[Python-ideas] Needing help to change the grammar
tjreedy at udel.edu
Sat Apr 18 22:03:17 CEST 2009
> Le Sat, 18 Apr 2009 23:52:49 +1000,
> Nick Coghlan <ncoghlan at gmail.com> s'exprima ainsi:
>> (moving discussion to Python Ideas)
>> (Context for py-ideas: a teacher in Brazil is working on a Python
>> language variant that uses Portuguese rather than English-based
>> keywords. This is intended for use in teaching introductory programming
>> lessons, not as a professional development tool)
>> Glenn Linderman wrote:
>>> import pt_BR
>>> An implementation along that line, except for things like reversing the
>>> order of "not" and "is", would allow the next national language
>>> customization to be done by just recoding the pt_BR module, renaming to
>>> pt_it or pt_fr or pt_no and translating a bunch of strings, no?
>>> Probably it would be sufficient to allow for one language at a time, per
>> Making that work would actually require something like the file encoding
>> cookie that is detected at the parsing stage. Otherwise the parser and
>> compiler would choke on the unexpected keywords long before the
>> interpreter reached the stage of attempting to import anything.
My original proposal in response to the OP was that language be encoded
in the extension: pybr, for instance. That would be noticed before
reading the file. Cached modules would still be standard .pyc,
interoperable with .pyc compiled from normal Python. I am presuming
this would work on all systems.
>> Adjusting the parser to accept different keyword names would be even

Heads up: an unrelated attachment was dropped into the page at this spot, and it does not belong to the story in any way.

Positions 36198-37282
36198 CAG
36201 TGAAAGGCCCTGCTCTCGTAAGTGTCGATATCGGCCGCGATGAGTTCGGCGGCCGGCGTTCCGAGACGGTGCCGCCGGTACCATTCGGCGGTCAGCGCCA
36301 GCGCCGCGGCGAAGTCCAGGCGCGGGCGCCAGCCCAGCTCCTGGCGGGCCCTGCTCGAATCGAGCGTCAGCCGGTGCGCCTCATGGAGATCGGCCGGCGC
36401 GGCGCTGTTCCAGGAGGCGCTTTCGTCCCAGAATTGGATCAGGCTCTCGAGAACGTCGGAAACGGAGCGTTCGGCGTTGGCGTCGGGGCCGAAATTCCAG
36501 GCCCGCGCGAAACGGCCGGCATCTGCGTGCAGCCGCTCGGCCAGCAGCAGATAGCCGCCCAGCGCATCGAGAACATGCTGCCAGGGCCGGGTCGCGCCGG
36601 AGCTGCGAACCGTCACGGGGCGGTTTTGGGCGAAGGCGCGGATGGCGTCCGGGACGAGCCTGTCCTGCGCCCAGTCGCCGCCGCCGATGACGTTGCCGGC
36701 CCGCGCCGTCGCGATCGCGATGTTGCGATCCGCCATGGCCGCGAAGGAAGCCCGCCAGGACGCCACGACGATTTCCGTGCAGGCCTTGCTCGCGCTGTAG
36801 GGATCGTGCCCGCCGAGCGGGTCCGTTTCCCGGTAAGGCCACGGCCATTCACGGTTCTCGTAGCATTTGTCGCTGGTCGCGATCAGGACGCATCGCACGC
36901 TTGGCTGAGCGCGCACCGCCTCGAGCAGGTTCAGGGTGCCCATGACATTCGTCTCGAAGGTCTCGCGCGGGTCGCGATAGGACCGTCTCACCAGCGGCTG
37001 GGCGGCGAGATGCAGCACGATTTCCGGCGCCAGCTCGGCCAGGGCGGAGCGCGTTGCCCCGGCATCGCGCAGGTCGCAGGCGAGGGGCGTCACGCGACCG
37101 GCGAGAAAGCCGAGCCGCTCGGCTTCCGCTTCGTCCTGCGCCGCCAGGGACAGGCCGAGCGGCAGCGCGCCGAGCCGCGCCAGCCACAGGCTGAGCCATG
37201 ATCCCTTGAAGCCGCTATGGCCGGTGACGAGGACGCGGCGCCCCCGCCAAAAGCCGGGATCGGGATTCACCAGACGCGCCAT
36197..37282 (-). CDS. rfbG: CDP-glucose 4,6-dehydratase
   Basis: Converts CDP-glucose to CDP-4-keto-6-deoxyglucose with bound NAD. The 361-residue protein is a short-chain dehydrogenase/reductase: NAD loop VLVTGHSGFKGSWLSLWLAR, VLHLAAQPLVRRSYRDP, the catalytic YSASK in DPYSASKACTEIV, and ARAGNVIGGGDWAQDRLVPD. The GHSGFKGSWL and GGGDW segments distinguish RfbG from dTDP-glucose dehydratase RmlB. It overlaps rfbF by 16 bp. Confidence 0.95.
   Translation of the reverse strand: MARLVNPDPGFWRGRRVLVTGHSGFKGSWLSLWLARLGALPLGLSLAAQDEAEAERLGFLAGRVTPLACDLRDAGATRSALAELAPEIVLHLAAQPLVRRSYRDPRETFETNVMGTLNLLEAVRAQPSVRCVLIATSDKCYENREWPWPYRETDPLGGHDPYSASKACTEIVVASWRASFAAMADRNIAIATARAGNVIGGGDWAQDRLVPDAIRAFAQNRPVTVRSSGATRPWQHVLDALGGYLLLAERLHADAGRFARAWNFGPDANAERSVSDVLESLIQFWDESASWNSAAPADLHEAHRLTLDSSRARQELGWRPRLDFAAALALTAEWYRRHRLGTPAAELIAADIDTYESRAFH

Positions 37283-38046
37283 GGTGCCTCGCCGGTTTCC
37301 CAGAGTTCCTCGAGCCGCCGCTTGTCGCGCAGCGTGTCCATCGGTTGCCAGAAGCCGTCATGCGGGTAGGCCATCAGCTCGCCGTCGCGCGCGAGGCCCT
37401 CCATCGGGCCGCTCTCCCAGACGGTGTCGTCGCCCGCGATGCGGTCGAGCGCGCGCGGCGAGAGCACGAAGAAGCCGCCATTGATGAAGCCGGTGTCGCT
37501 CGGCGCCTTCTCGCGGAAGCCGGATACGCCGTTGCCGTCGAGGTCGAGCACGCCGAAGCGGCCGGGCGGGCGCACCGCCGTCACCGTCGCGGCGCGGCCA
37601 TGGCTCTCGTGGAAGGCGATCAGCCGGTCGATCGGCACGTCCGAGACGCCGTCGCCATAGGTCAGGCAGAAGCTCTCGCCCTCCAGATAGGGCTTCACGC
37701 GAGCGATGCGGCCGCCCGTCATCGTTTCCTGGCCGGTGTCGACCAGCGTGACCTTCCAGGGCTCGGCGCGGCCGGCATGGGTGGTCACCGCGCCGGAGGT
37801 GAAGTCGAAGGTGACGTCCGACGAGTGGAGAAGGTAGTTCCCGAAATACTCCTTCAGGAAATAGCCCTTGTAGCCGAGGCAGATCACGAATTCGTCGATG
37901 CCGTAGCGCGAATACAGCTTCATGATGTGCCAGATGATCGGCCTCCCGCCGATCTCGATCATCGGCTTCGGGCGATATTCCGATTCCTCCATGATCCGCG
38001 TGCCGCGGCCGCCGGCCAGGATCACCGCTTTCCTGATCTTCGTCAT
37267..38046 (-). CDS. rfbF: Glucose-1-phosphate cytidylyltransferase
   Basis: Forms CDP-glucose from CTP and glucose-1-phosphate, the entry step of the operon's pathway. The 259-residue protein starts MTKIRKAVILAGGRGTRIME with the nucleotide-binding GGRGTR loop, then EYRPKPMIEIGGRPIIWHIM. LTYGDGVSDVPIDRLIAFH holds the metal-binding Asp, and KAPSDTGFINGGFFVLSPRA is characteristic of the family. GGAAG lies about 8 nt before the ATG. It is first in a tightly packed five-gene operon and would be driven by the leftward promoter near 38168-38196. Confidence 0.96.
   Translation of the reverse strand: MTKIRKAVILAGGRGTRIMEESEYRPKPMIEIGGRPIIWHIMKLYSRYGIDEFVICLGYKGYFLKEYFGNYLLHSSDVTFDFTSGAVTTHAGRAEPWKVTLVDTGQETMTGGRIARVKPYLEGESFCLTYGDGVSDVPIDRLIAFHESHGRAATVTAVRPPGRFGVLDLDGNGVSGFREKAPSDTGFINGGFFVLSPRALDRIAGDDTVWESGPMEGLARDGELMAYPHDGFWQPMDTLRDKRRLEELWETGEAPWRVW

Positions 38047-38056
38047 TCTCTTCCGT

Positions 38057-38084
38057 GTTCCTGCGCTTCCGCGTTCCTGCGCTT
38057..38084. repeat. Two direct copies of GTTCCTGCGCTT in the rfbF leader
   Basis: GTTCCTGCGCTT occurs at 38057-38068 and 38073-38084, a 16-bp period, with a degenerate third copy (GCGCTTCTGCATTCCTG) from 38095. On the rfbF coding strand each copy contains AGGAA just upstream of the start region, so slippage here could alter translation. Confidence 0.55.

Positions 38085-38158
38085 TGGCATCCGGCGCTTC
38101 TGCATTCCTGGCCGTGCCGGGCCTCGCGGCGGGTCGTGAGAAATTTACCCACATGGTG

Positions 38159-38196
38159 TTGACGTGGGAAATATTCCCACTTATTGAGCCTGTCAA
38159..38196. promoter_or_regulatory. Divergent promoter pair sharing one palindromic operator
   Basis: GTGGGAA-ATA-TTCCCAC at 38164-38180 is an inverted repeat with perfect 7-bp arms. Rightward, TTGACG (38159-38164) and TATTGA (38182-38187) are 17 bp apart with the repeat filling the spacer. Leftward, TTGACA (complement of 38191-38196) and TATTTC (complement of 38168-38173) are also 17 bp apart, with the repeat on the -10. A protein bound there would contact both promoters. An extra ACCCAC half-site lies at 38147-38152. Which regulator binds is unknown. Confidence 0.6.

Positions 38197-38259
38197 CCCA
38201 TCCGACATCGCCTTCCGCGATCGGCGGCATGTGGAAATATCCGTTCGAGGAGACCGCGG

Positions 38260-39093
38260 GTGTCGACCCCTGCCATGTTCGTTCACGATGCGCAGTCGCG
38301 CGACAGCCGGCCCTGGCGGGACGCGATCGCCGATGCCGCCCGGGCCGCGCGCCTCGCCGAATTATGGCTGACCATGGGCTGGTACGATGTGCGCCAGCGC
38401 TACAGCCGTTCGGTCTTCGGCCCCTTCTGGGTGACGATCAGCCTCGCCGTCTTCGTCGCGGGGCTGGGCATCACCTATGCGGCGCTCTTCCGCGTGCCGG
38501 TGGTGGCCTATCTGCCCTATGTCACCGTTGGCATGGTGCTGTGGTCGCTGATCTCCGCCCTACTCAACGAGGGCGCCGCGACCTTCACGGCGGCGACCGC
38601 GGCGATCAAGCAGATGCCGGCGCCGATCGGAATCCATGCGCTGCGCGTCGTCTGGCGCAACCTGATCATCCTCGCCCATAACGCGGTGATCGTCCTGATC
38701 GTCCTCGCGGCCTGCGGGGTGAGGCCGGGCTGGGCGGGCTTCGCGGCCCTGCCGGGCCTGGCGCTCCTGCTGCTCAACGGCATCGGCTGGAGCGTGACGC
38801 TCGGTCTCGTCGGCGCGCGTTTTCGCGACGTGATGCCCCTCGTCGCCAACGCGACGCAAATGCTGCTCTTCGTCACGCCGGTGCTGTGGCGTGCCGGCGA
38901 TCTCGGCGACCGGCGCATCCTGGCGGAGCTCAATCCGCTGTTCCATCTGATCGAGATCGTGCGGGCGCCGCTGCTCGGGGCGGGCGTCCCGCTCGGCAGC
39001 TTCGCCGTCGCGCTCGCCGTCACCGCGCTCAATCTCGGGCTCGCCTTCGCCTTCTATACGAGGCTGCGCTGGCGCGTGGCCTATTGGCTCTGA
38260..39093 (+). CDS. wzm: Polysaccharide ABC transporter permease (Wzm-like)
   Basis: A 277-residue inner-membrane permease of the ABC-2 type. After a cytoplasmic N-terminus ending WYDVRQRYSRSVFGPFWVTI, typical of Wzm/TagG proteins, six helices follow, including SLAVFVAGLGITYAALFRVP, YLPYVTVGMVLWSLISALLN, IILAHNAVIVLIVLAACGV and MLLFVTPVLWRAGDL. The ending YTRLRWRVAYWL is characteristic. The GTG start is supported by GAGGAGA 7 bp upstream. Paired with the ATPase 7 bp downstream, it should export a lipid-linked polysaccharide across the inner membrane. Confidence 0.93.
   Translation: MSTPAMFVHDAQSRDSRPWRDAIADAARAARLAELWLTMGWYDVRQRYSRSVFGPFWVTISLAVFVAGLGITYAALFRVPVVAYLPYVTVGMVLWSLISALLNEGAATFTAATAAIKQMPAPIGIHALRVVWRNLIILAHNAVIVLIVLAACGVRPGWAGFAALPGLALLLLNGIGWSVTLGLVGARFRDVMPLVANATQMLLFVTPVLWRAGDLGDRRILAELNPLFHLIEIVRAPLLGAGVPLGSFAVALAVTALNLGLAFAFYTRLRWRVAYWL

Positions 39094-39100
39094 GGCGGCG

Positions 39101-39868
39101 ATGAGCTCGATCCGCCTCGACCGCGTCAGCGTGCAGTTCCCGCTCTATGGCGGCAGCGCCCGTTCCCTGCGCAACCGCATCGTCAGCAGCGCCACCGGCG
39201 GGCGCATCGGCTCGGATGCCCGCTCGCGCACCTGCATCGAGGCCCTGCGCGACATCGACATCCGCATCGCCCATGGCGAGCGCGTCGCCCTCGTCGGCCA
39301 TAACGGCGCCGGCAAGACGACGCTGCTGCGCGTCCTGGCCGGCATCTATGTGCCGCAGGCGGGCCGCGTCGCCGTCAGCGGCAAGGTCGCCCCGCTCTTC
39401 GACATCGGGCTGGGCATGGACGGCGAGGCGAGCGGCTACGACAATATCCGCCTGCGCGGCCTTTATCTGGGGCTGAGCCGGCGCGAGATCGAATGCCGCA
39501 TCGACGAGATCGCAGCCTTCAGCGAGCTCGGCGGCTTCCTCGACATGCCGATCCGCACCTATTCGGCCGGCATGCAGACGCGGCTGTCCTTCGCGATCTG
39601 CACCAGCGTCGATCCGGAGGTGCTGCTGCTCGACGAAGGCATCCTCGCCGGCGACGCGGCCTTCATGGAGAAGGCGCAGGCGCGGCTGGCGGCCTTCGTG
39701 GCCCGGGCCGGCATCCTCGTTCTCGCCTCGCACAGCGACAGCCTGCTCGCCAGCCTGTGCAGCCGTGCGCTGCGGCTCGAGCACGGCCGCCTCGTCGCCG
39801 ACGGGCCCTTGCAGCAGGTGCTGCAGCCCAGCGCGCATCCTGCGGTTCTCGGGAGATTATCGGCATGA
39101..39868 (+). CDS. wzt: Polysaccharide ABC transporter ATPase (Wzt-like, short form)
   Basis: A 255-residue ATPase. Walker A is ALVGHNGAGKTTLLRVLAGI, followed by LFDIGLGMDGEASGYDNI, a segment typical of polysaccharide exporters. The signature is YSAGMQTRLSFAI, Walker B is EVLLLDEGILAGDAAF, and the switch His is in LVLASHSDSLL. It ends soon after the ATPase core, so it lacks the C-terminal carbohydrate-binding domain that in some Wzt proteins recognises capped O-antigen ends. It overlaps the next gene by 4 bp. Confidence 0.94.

>> more difficult though, since changing the details of the grammar
>> definition is a lot more invasive than just changing the encoding of the
>> file being read.
> Maybe I don't really understand the problem, or am overlooking obvious issues. If the question is only to have a national language variant of python, there are certainly numerous easier methods than tweaking the parser to make it flexible enough to be natural language-aware.
> Why not simply have a preprocessing func that translates back to standard/english python using a simple dict? For practicle everyday work, this may done by:
> * assigning a special extension (eg .pybr) to the 'special' source code files,
> * associating this extension to the preprocessing program...
> * that would pass the back-translated .py source to python.
The OP was proposing to change 'is not' to the equivalent of 'not is'.
I am not sure of how critical that would actually be. For the purpose
of easing transition to international Python, not messing with statement
word order would be a plus.
> [A more general solution would be to introduce a customization layer/interface in a python-aware editor. Sources would always been stored in standard format. At load-time, they would be translated according to a currently active config, that, indeed, would only affect developper input-output (the principle is thus analog to syntax-highlighting).
> * Any developper can edit any source according to his/her own preferences.
> * Python does not need to care about that.
> * Customization can be lexical (keywords, builtins, signs) but also touch a certain amount of syntax.
> The issue here is that the editor parser (for syntax highlighting and numerous nice features) has to be made flexible enough to cope with this customization.]
This might be easier than changing the interpreter. The extension could
just as be be read and written by an editor. The problem is the
The reason I susggested some support in the core for nationalization is
that I think a) it is inevitable, in spite of the associated problem of
ghettoization, while b) ghettoization should be discourage and can be
ameliorated with a bit of core support. I am aware, of course, that
such support, by removing one barrier to nationalization, will
accelerate the development of such versions.
Terry Jan Reedy
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